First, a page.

My next meeting was with Barbara to find out about her recollection.  Barbara had been the first person to ask me to work with her and her partner Ann Alden in Barbara’s program, “Adventures in Awareness”.  We recalled the other day that this was around 1994-95.  I began working with Barbara individually and then participated in several workshops before I started to teach what she called” taking therapy to the barn”.  I would work with them at workshops and did a lecture on the benefits of working with horses as co-facilitators.  We didn’t even have a name then but knew it “worked”.  As a practicing psychotherapist, I really saw the changes in the clients and referred many of my clients to Barbara and Ann.  I wanted to ask Barbara what she recalled of the “early” days in the field of equine facilitated learning and her time at Sierra Tucson in 1990-1993.
Barbara said,
“Reed hired me and we began our collaboration to put together the program at adolescent.  We called it STIRRP, Sierra Tucson Integrated Riding Resource Program.  Adolescent opened the the fall of 1991 and the program was a huge success with the adolescents and their families.  We began to see how much the horses impacted the children and the family system. In 1993 I presented a paper and a training video on the STIRRP program, then referred to as equine facilitated psychotherapy, to the International Riding for the Disabled Conference in Aukland, New Zealand.” Barbara can be contacted at www.adventuresinawareness.net
The curriculm and program developed intially by Barbara and Reed has undergone changes and the equine program at the center continues today and is fully integrated in the primary group process. www.SierraTucson.com
My next stop was a visit with Ann Alden down at her ranch in Sonoita where she lives with her 16 horses and her partner, Haus  When I asked Ann, “Why Horses?” she replied.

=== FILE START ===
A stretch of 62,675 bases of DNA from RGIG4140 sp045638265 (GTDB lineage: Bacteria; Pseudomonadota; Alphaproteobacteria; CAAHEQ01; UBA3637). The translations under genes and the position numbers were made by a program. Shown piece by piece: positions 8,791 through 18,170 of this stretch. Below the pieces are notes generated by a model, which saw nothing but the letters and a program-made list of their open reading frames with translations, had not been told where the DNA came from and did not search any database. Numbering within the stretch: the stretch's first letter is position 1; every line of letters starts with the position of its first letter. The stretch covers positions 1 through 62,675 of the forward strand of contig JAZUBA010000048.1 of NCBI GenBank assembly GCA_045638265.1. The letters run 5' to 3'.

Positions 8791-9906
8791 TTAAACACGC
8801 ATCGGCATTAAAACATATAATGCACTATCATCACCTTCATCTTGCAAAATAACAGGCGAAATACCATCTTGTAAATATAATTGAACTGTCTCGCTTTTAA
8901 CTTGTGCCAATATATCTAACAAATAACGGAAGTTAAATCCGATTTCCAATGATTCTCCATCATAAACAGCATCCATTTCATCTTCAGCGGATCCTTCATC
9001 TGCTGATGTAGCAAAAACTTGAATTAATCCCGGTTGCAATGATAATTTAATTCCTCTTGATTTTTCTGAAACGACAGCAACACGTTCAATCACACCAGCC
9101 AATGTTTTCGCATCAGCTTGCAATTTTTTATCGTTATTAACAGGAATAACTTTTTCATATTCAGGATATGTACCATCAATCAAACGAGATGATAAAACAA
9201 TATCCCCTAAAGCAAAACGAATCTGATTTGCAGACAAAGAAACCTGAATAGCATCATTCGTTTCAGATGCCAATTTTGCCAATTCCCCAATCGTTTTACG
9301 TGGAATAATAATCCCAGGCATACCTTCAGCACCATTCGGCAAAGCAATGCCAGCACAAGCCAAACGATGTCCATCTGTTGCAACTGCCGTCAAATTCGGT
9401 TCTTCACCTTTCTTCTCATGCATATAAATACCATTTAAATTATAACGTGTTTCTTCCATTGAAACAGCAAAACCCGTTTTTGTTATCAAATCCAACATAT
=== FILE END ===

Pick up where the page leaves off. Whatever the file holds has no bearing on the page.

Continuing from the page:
“Working with the horses has validated what I knew as a child and couldn’t express in words.  I remember reading a book called “Kinship with all Life” by J. Allen Boone when I was 16.  I would go out and sit in the grass and commune with the animals.  My relationship with animals as a child has continued into my life today and prompted me to take what I knew then and work with the horses in this area of human development.”
By the time the center at Sierra Tucson had opened, Wyatt Webb was the executive director and began his journey through the way of the horse.  Wyatt works today at Miraval and is the innovator of their successful Equine Experience program as well as the author of two books about his work with horses.  Wyatt and I worked together on the management team at Sierra Tucson in the late 80’s early 90’s.  I certainly wouldn’t have predicted that either one of us would be doing the work we are today.  You can contact Wyatt and find out more about the equine program at www.miravalresort.com
Through my work with Barbara and Ann I met Linda Kohanov and thus we began our collaboration in 1998 and we worked together until late 2007.  You can read more about my work with Linda under the Equine Facilitated Learning section of this website and can contact her directly at www.taoofequus.com
I think about my grandmother, Frances, often and would love to have a conversation with her about her early life, what she was doing with the horses, whether she loved them as much as I do, but most of all to thank her for the way she guided me to this work.  I really know that when we are open, we receive these gifts of grace in many unexpected ways.
Cisco at Yvonne Monahan's Ireland

Cisco at Yvonne Monahan's in Ireland